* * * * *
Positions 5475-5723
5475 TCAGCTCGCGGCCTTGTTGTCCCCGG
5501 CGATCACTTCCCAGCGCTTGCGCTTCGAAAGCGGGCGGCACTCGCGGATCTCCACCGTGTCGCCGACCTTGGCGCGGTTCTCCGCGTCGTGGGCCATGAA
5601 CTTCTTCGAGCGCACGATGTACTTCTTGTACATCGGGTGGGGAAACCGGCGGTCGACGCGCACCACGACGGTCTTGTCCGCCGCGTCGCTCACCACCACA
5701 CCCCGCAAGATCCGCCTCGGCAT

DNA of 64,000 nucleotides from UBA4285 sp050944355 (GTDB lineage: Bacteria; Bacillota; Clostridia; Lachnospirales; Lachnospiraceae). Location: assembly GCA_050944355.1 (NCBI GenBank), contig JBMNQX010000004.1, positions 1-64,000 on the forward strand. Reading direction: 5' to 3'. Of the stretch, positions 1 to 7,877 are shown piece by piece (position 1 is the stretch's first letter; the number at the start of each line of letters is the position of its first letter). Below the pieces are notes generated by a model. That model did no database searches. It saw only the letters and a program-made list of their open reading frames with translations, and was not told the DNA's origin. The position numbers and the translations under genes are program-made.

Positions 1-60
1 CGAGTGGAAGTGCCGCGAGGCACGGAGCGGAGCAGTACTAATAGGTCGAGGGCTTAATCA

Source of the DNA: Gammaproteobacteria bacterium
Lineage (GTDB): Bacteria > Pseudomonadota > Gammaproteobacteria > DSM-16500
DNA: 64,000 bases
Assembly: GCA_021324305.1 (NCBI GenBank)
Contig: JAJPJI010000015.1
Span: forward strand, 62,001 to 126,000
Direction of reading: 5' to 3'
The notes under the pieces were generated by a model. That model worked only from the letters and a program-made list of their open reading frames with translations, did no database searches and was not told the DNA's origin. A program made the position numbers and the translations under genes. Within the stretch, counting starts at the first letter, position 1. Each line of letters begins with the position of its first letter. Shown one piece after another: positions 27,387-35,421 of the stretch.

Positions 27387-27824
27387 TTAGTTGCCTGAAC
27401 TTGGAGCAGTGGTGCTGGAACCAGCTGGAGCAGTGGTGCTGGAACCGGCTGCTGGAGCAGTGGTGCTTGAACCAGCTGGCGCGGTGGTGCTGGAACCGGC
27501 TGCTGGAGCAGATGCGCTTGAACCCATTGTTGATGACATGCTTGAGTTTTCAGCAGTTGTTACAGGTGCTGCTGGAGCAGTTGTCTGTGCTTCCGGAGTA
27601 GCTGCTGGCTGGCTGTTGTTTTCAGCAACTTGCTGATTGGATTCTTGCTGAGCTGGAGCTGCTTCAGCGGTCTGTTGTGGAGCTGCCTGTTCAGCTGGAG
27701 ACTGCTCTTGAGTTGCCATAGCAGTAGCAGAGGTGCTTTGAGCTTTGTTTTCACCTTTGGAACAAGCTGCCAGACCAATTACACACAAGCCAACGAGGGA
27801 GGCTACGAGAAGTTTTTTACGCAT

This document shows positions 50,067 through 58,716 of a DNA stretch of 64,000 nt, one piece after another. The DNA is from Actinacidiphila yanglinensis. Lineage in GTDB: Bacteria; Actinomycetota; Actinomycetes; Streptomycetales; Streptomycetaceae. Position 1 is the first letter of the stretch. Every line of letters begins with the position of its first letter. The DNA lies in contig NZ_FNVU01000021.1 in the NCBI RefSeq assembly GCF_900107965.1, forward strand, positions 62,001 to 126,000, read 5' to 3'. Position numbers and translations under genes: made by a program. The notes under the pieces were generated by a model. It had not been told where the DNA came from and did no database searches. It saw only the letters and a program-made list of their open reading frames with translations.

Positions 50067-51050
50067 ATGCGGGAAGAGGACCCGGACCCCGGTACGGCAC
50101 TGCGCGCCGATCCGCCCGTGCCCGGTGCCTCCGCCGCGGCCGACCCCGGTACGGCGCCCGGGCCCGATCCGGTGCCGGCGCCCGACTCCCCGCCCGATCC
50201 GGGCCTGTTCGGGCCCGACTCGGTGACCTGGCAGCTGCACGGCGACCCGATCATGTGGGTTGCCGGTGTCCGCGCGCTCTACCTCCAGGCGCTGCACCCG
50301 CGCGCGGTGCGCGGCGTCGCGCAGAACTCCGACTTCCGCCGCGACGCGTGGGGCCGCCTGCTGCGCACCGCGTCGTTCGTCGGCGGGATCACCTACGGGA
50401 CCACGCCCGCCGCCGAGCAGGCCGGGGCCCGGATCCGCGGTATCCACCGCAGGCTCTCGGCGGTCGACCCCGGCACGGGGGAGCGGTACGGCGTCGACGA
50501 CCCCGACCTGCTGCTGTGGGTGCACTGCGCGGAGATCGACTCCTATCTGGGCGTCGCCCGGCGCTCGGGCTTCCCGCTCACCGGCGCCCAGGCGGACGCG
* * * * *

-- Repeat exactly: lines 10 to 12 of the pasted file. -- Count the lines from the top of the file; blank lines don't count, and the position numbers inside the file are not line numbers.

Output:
Lineage (GTDB): Bacteria > Pseudomonadota > Gammaproteobacteria > DSM-16500
DNA: 64,000 bases
Assembly: GCA_021324305.1 (NCBI GenBank)